As the capitals of warring parties and major cities in a very active theater of operations, Richmond, Virginia and Washington, D.C. were at the same time rear areas and front lines. The populations of both cities swelled. Some due to increased labor demands, but more so as refugees of war sought shelter. Military camps and hospitals added to the number of people present. In the case of Richmond, add to that the extensive prisoner holding facilities. For the Confederate government, the large concentration of people in Richmond – military, civilian, prisoner, and refugee – presented a problem. The logistics of simply keeping Richmond supplied rivaled that of a field army.
On April 12, 1864, General Robert E. Lee wrote Secretary of War James Seddon and related concerns about the population in Richmond. Specifically, Lee expressed concerned about how Richmond might be evacuated, should such contingency arise:
No arrangements that our foresight can suggest or our means accomplish should be neglected, and while every exertion should, and I doubt not will, be made to insure our success, we should not be unprepared for unfavorable results, and neglect precautions that may lighten any calamity that may befall us.
Lee called out the number of prisoners, Federal deserters, and paroled Confederates then in Richmond, which he saw as groups to immediately remove from the Confederate capital. Seddon responded to Lee on April 14, 1864:
General: I have the honor to acknowledge your letter of the 12th instant, just received, and to thank you very sincerely for the valuable suggestions it contained. They fortify me by the might of your authority in the convictions of policy entertained and the line of action I had adopted, to some extent, in pursuance of them. The most earnest efforts are being made to command the full resources for transportation of the railroad lines, and I have not hesitated to stop passenger trains whenever by so doing Government freight could be increased or expedited. The officer in charge of railroad transportation has been sent out, and is now absent on a mission, with all the power the Department could confer, to secure the fullest concert of action and the employment of all the means that could be commanded for transportation. The Piedmont Railroad is being pressed to early completion, but, unfortunately, the recent floods oppose embarrassing impediments, which may delay it two weeks longer than I confidently anticipated. I still hope it may be completed in the early part of next month.
I am thoroughly convinced of the importance of depleting the population of Richmond, and have, on more occasions than one before the reception of your letter, urged on the President the exercise of his influence and authority to accomplish the removal of the population, so far as they could be spared from the necessary work of the city. Such steps have not as yet been taken, for the difficulties and embarrassments attending it must be acknowledged to be of a very grave character. It is next to impossible to make, by the action of the Government, adequate provision for the shelter and support of the numbers which would then be thrown homeless and indigent upon the country, and even those who had means of self-support would find it very difficult to obtain accommodation and supplies. Refugees have begun to be regarded with less of sympathy than of apprehension, for they are looked upon as diminishing the means and increasing the privations of the communities to which they may flee. Still, I fear necessity requires that, to a considerable extent, the removal of the useless population from the city should be attempted, for without such measure I do not see the possibility of accumulating the requisite reserve of supplies to enable us to meet partial reverse and bear brief interruption of communication.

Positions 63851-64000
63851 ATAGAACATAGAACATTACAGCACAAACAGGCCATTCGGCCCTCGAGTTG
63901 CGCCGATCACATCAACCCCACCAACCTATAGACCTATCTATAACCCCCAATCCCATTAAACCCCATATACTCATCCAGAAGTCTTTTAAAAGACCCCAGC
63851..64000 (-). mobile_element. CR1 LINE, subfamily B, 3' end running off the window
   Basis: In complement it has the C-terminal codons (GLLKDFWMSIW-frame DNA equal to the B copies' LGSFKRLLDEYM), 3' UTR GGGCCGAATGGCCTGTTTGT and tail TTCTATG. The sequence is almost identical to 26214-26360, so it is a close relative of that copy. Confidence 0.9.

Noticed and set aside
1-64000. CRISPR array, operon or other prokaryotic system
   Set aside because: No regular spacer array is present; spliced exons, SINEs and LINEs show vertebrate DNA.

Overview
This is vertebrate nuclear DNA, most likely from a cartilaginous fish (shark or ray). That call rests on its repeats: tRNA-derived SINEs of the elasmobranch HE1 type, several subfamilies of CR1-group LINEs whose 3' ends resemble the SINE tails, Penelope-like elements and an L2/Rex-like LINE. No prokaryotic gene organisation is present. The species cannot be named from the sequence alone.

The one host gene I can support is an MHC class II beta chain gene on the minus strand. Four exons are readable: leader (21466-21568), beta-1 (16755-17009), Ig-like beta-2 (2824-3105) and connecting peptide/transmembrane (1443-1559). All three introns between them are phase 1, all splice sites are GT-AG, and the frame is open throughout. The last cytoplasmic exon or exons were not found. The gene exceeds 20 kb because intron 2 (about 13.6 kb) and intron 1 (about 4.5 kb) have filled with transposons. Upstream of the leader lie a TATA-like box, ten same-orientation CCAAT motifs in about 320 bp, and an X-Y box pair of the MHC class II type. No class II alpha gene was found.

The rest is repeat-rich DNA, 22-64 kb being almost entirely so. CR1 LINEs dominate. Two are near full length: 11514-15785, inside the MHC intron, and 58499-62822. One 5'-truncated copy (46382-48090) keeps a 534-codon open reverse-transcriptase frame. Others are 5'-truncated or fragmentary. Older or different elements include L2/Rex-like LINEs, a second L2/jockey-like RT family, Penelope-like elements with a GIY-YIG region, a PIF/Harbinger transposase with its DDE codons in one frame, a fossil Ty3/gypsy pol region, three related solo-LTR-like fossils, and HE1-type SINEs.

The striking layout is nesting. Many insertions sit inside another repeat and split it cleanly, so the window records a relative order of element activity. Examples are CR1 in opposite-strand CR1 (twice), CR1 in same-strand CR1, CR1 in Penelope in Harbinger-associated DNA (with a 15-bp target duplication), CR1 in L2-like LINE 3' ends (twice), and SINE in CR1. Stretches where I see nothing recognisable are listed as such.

The prisoners of the enemy and our own paroled men are nearly all removed, and the rest will speedily follow. The hospitals and work-shops will be cleared of all who can be spared, and such machinery and stores as are not of immediate necessity I have directed to be prepared and gradually removed. It will be difficult to induce either the people of the city or our officers to make the requisite exertions and sacrifices which a prudent precaution demands, for they repose such confidence in the valor of our troops and the generalship of their commanders as to be incredulous of approaching danger. Still, I hope your counsels and the influence of the Department will not be wholly without avail in inducing the “efforts, self-sacrifice, and labor, until the crisis has been safely passed,” which a prudent forecast of all contingencies demands.
Experience of the past and a just reliance on our means of defense, employed with the skill and energy which have heretofore guided us, may well entitle us to expect, under the blessing of Heaven, deliverance from the worst efforts of our malignant foes: but we should not be the less prepared to be grateful and happy in triumph for having realized our danger and arranged to meet and repair the consequences of a reverse.
Very truly, yours,
James A. Seddon,
Secretary of War.
Sedden’s response indicated that some Confederate authorities had recognized the issue and were acting. Relocating prisoners further south did provide some relief. But to some degree, relocating the wartime population of Richmond was akin to bailing the ocean.
There is an irony here, somewhat. As Seddon observed, the population of Richmond became increasingly dependent upon the government as the war entered its fourth year. Yet the Confederacy was ill-equipped, by virtue of its philosophy of government, to respond to that dependency.
(Citations from OR, Series I, Volume 33, Serial 60, pages 1277 and 1279-80.)